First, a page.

In general, you will get much more accurate help if it is actually possible to run your code.


Well, I just had to take a guess.

Thank you for the advice. The code is not that simple, I was afraid that nobody would bother to look.
Anyway, the code is in github, indeed.

I will finish my tests and try to summarize with a simple example.

The suggestions of the memory access and @view helped.
I have got from 300ms to 260ms for the likelihood function
and from 1.12s to 0.959s for the gradient, which is something already.

Copying and materializing is still a quite some part of the total time.

For some reason, Juno profiler does not tell me where exactly the time is spent in my code showing directly broadcast.jl. I should probably investigate other profiling methods.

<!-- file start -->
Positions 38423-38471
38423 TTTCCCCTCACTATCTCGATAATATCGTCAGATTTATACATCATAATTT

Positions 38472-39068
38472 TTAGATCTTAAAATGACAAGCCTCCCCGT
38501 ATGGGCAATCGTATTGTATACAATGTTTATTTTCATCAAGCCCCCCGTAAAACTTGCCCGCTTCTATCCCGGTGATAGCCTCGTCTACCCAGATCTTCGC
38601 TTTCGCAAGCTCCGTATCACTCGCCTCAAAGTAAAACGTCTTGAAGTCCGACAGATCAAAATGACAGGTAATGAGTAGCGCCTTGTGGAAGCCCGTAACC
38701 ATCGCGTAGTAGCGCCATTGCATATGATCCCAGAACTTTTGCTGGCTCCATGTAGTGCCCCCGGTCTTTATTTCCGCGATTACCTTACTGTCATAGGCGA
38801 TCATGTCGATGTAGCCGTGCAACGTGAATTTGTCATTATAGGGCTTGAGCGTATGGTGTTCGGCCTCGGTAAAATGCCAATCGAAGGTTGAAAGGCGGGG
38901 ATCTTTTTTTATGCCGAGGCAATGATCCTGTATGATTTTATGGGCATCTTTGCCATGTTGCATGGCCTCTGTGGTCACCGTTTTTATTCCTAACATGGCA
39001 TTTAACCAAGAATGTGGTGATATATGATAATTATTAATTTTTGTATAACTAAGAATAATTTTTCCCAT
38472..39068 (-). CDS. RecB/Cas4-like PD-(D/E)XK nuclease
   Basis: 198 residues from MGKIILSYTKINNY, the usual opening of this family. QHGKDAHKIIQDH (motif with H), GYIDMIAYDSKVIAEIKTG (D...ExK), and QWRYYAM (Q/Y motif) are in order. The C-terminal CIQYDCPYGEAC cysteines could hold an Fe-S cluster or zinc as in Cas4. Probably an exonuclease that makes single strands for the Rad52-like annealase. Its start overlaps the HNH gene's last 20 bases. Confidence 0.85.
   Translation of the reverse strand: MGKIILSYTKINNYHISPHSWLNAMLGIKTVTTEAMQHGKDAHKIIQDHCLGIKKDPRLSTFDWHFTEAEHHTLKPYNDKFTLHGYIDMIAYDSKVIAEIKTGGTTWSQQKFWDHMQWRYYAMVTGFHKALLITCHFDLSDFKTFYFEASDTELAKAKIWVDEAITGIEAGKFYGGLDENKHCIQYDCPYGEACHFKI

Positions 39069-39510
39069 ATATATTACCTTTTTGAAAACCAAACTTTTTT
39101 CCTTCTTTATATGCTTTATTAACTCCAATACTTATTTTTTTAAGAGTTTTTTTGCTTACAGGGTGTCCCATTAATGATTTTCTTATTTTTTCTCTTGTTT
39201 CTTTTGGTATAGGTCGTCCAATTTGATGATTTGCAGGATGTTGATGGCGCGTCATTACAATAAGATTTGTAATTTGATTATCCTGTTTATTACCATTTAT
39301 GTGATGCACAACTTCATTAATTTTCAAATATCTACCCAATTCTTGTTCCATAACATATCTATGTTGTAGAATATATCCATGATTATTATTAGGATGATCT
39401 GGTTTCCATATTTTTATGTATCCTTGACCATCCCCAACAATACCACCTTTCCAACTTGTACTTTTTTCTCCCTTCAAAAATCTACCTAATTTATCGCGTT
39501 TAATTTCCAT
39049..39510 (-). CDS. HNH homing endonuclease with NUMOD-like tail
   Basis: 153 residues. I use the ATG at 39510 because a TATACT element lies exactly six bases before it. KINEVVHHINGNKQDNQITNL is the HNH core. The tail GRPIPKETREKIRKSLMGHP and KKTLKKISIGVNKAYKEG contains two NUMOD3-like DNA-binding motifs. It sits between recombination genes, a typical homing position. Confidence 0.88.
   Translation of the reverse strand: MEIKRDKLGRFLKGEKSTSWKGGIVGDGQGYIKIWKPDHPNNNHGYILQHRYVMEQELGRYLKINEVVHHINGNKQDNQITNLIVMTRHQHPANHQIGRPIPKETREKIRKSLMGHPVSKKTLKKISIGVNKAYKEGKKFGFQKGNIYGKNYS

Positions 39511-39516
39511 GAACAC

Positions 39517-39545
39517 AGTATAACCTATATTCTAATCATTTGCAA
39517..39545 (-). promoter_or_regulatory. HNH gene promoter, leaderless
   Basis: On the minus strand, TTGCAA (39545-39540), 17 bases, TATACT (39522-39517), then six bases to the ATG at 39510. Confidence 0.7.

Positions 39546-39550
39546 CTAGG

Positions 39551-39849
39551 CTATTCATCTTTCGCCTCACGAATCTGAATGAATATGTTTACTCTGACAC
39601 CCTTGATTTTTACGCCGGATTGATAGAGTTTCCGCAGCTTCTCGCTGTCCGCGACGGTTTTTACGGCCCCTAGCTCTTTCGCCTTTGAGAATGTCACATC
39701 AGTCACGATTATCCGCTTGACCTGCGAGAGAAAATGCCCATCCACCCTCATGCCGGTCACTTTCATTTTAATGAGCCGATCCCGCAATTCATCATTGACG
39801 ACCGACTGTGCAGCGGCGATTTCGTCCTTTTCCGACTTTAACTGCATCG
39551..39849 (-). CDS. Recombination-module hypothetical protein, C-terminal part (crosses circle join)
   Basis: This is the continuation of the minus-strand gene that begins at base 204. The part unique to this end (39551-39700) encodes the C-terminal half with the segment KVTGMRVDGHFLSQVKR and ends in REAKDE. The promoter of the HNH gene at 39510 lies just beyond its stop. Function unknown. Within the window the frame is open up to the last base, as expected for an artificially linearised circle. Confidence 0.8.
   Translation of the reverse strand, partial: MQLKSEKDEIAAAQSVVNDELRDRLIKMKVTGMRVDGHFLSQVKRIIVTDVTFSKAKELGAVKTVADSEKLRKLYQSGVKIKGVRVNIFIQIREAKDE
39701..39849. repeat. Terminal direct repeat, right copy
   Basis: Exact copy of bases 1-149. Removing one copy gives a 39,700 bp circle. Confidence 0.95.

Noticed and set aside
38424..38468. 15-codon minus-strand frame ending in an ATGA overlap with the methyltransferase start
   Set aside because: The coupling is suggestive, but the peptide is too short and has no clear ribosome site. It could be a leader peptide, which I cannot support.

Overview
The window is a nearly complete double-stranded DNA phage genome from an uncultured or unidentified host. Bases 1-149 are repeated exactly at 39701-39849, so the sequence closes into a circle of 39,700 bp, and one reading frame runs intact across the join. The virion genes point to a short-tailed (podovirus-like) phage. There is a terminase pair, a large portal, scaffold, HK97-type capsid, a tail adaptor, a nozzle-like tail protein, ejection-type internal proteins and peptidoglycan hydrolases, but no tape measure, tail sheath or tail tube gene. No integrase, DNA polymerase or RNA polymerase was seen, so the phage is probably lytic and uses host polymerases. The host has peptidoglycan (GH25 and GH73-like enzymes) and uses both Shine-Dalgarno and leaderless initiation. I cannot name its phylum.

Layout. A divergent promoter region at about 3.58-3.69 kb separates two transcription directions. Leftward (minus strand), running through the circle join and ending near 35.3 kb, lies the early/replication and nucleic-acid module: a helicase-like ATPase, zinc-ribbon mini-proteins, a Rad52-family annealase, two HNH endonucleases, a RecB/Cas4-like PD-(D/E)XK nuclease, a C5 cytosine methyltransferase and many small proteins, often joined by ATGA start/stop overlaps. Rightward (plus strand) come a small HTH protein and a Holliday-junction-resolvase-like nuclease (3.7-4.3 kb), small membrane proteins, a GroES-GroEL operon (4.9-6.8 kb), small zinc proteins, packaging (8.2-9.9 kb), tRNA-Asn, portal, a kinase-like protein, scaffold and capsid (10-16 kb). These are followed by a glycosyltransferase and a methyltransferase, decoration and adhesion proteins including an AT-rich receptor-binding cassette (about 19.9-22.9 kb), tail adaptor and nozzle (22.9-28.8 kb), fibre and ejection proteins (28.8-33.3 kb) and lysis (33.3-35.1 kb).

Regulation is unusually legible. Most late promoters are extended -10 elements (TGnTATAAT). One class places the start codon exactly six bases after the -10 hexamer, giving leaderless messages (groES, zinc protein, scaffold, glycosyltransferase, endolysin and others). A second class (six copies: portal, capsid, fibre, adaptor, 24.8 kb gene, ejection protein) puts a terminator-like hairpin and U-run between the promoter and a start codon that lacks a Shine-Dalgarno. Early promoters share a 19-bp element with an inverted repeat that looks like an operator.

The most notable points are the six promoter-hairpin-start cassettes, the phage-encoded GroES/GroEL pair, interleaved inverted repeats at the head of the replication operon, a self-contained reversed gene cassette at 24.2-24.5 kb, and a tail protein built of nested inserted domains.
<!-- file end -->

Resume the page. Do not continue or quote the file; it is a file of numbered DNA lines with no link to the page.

I think you’re getting distracted by the names here. They’re not just re-arranging memory — they’re actually doing the execution of the broadcast. They really are a part of your calculation. The part there that’s not is similar — that’s just allocating the space for the (likely intermediate) result. I’m a little surprised it’s so big compared to the execution of the broadcast, but it’s looking like your broadcast is just a single .* and I’m guessing that there’s also lots of GC time collecting temporaries that ends up getting attributed to similar. But hey, I suppose I shouldn’t be surprised since I still don’t know what code you’re running.